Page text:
Public transportation in Lahore, Pakistan

I’ve typed up a little section of my handwritten journal. These are just my observations/feelings :)

Lahore is the second largest city in Pakistan. A city of over 11 million people! Transportation here is quite interesting. This is a city where I need to wear a surgical mask in the streets (Not kidding. Something gross- if I look at my snot when I blow my nose after being in the polluted streets for a long time, it’s black hahaha). The city is very overcrowded and had basically no public transit until 2013 when the above road system was built. It looks like the one in Chicago, however instead of trains, the above road 2 lane bridge system has buses running in both directions. The fare is really cheap if you compare it to Canadian/American prices. It’s 20 rupees. That’s only 25 Canadian cents. However in Pakistan wages are extremely low. I asked about 5 rickshaw drivers what their monthly income was and the average was about 17,000 rupees/month. That’s only $205 CAD, per month!

In almost all of my travels, I try to take public transportation. In Lahore, I was quite fascinated with their public transportation because it was the first of its kind in the whole country! However I was warned, by everyone I knew who had been to the city and/or lived there that I should not take it. And although they did not say it, I could feel why. It was something only poor people did. Taking public transportation, was apparently not for ‘people like me’. That bothered me. It still bothers me. There is so much stigma attached to public transportation, some of the people I told were uneasy. However everyone I told was very surprised.

“You?! Took the metro!! Why would YOU do that?!” A local upperclass Lahori said.

I don’t think anyone is trying to be elitist by having these beliefs. It’s just the status quo. And more often than not, the status quo just isn’t questioned. I’m victim to it too.

The busses come every 2–5 minutes and each bus is packed, every square inch with human. I’ve seen videos of public transit in places like Tokyo and Seoul where humans are packed in train cars like sardines in a can but I’ve never seen and felt it in person. I tried to take a picture but honestly couldn’t reach into my pocket to get my phone out. At the stations I saw a lot of students in uniforms. I saw kids with no shoes. I saw that the ratio of men to women seemed to be about 4:1. I saw struggle and I saw kindness.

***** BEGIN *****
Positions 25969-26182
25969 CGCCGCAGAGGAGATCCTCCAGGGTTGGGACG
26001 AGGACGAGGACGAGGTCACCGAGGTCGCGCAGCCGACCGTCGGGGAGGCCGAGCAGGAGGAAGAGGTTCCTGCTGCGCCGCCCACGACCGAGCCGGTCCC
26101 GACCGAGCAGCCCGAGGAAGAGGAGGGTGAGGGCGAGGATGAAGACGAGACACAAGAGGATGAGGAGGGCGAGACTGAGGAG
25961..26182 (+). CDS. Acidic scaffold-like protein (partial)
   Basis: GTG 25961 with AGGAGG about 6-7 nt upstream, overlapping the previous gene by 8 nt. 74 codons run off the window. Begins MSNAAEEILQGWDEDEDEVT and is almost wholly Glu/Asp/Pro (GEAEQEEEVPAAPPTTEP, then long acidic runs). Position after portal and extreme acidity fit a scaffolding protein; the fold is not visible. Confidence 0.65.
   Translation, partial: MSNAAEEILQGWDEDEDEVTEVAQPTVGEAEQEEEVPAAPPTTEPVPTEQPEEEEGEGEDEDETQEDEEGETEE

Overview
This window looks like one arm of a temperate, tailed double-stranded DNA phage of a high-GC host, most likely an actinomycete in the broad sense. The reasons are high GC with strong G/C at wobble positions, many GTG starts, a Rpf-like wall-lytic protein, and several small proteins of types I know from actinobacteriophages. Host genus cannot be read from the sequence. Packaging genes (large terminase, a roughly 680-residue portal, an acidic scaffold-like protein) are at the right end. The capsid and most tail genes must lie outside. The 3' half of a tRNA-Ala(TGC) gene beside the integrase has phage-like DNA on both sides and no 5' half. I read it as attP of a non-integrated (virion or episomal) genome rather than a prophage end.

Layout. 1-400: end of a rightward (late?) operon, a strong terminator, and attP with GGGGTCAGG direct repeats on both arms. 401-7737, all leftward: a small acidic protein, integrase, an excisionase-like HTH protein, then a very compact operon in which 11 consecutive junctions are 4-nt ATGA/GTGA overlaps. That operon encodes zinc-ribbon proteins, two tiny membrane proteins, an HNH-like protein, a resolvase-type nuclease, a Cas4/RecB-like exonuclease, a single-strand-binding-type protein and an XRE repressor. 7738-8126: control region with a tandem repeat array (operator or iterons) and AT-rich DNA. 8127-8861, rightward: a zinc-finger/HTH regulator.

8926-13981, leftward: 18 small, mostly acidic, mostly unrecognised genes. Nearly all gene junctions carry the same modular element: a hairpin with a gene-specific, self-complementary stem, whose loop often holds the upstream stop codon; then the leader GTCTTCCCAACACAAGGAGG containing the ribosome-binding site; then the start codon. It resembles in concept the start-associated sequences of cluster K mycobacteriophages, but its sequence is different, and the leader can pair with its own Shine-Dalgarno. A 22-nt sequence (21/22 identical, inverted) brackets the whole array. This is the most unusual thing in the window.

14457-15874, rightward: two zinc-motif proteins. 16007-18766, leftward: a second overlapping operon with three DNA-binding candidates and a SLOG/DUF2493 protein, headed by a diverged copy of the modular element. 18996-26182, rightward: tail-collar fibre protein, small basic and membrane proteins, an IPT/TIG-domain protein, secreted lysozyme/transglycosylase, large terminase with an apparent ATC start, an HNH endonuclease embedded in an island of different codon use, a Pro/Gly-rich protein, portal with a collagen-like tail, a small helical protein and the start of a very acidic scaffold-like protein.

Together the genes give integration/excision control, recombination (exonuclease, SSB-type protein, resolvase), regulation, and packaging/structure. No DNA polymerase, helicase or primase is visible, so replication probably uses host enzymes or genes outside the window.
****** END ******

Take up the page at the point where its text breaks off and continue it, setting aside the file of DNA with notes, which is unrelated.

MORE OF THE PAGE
A couple very sweet things happened to us on the metro.

The first:

Ladies have their own section in the bus. For one of the times I took the metro, two of the seats in the ladies section were being occupied by men. The male station attendant waved his hand to shoo the men so my mother and an elderly lady can sit down. Other men in the bus gave dissaproving looks to the men occupying the seats, like “how could you stay seated when you saw them” looks. That was nice.

The second:

My family and I were lost as hell. And although we didn’t say anything to anyone else, the ladies overheard my mom and I speaking about where the hell to get off. A few minutes later almost all of the women were talking to us to help us figure out where we going! It was a whole group effort with so many smiling faces and so much warmth. I’ve never experienced that before.

My main reflections are these. That Pakistan’s super thin middle class and thick lower and upper classes are extremely evident when it comes to transportation. Based on my biased view and acknowledging my privileged ass, the middle and upper classes don’t take public transport. The streets are heavily crowded/polluted. The people are suffering because it’s hard to breathe and you often hear people coughing. And all this pollution is hurting our only earth. I hope for two things:

1) That this stigma of public transportation through various awareness campaigns (eg: climate change) ends. It cannot be something only for the poor. That’s just crazy.

2) That the Pakistani/Punjabi government get their shit together and quickly increase the number of busses & add trains so people aren’t packed like sardines. Also to build public transportation in all major cities (as Karachi still doesn’t have anything – and it’s Pakistan’s largest city with basically the population of Canada!)

Taken from the above road bus station. A view of busy Lahori streets.

Also I have to add that Pakistanis are the most hospitable people I’ve ever met. I’ve literally cried a few times already because of how overwhelmed I’ve felt. I just can’t believe how warm people are. Just for the sake of it. Treating guests well is an act of service for God. They put their souls into it and it’s absolutely beautiful.